ThoughtWorks has always been passionate about diversity, and we realize that the IT industry is not as equitable as it should be. There are several reasons for this, especially when it comes to gender diversity. Different social factors contribute to this imbalance in each country.
When it comes to women enrolling in engineering in India, there is a clear upward trend for the following reasons:
- Science and engineering especially fields like computer science/IT are considered to be ‘feminine’, and more importantly;
- Families actively encourage women to take up engineering as they see such professional degrees either as ‘prestigious’ or as tickets to ‘success’.
Even though on an average India has close to 30%1 female engineering students and there has been a 100% increase in the number of women enrolling for engineering degrees in the last 10 years (Ref: Hindustan Times Article), women often leave the profession once they get married or after they have children. The support system is also seeing a change or break up in parts as we move towards nuclear families in urban areas. We do not have some of the advantages of reliable social structures (e.g. easy commute, flexi times at office, trustable day care centers, etc...) leading to increased attrition as we start having families. It’s mostly women who stay back to look after the family in India; stay-at-home dads are very rare.
Taking a break makes it difficult to come back, especially when you are in the field of software development, where you have to keep yourself abreast of the latest trends in technologies or at the very least continue to be hands on. Even in ThoughtWorks India, we see that there is a significant gender gap within the senior developer community and this is nothing but a reflection of our industry.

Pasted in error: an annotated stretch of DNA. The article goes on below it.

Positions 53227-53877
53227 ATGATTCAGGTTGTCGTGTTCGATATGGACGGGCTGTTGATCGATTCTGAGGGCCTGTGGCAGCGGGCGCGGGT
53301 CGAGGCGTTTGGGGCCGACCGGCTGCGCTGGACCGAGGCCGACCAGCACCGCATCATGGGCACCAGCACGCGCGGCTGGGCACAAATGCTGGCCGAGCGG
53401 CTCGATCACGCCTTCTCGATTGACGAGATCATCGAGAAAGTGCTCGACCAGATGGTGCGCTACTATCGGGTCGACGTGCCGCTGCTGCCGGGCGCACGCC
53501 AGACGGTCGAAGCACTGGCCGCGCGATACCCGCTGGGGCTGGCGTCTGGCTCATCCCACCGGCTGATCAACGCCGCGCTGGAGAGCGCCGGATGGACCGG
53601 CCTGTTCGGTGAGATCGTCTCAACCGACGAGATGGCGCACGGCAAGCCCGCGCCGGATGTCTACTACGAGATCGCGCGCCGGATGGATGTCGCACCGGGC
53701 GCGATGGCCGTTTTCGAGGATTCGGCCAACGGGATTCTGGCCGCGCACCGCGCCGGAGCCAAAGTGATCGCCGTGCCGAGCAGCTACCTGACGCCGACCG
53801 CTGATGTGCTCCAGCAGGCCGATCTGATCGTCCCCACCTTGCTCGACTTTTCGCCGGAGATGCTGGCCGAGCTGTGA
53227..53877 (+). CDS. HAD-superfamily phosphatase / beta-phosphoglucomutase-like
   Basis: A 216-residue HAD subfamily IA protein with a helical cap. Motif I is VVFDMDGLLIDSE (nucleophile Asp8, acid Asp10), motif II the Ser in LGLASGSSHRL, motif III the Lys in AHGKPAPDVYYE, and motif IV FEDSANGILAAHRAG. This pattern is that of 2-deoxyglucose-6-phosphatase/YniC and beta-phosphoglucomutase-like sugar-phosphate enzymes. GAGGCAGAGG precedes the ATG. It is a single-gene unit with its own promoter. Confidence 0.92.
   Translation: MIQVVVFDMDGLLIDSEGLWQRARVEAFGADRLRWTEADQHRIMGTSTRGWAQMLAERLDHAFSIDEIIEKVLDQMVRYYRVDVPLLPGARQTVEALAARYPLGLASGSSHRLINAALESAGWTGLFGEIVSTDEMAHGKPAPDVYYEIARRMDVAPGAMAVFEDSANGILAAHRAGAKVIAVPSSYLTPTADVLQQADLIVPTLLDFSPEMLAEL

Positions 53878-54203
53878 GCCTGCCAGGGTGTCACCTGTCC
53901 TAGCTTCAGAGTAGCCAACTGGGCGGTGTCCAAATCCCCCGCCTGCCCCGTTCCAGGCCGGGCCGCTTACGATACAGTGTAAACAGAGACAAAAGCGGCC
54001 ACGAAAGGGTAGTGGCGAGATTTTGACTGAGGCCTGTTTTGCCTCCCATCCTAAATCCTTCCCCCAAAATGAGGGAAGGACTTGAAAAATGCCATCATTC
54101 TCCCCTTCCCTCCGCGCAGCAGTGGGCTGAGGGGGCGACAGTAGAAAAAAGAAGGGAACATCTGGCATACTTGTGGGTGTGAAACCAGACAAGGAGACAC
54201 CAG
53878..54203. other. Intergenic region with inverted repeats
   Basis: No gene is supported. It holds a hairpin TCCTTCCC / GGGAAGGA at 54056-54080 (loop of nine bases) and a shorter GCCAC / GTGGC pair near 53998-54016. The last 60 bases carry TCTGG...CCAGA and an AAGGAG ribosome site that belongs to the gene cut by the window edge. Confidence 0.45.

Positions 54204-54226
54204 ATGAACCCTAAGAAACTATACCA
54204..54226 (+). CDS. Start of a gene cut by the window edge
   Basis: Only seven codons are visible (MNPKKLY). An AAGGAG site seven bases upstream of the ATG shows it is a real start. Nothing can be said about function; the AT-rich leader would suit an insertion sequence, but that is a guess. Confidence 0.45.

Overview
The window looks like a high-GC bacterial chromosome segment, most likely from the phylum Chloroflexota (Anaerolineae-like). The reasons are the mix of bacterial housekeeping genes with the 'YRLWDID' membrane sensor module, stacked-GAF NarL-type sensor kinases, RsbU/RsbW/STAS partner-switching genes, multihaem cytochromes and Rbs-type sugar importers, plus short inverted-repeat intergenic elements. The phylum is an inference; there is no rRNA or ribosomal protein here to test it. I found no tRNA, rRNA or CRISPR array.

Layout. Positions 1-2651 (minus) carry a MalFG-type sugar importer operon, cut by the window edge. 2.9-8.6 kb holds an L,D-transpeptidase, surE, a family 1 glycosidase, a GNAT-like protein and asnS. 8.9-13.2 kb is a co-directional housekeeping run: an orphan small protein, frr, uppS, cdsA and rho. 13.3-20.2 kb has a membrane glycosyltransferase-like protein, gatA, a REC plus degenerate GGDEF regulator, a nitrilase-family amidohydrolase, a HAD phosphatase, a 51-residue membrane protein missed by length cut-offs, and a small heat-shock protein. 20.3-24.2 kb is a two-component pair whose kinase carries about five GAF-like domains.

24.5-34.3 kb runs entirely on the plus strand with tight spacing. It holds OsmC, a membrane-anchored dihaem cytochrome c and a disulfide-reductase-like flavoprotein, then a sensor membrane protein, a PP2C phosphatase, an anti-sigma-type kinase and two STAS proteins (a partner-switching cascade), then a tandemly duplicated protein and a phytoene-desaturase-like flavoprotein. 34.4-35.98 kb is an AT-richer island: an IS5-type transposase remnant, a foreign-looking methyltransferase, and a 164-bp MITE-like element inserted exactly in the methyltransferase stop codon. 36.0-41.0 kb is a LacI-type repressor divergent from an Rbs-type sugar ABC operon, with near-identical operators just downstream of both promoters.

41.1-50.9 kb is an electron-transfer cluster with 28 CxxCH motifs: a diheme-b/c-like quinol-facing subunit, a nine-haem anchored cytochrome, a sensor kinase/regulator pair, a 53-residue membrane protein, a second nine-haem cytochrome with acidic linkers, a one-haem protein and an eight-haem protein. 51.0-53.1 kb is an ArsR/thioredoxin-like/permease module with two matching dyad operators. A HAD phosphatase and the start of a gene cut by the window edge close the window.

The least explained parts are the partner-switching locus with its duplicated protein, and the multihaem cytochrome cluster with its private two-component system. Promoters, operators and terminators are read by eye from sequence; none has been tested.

Vapasi (Vapasi in Hindi means return or comeback) is a small step to address that gap. It’s ThoughtWorks India’s initiative to help female IT professionals to get back in the industry. We have started with the set of women who are most affected...the developers.
Our goal is to provide female developers intensive hands-on programming experience in object-oriented programming through a set of classes spread over a few days in February. We hold classes over the weekends so that husbands/partners can be at home to take care of the children or other dependencies at home.
The program is also a platform for women to interact with other women, to learn from each other and the trainers, and to discuss the latest trends in technologies. Towards the end of the program we will direct them to open source projects they can contribute to during their free time so they can remain hands-on until they chose to get back to the industry. In addition, we are also looking at connecting these participants with senior women at ThoughtWorks who will be able to guide or mentor them and help them make the transition back to the industry.
Once the women complete the program, they are free to apply to any company they choose. Those who want to transition back into the industry but cannot yet commit to a full-time role can apply to the ThoughtWorks internship program. The offer of an internship will consider their performance in the program and their ability to apply object oriented programming concepts. Their technical skills will also be tested through a round of interviews.
Check our events page for similiar programs and to stay tuned for the next edition of Vapasi.
If you are keen to know more about the program or to get in touch with one of the organising members, write to email@example.com.
1. 30% Women Engineering Students - There were 2,76,806 (Hindustan Times Article) women engineering students in India in 2009-2010. Total Engineering students in 2010, according to Business Standard is 750,000. So thats approx 36% women engineering students. But at top colleges like IIT, NIT, women engineering students are less than 10%. Refer this study and the recent TOI article which says Male to Female Ratio in IIT is 14:1 . This is another challenge altogether.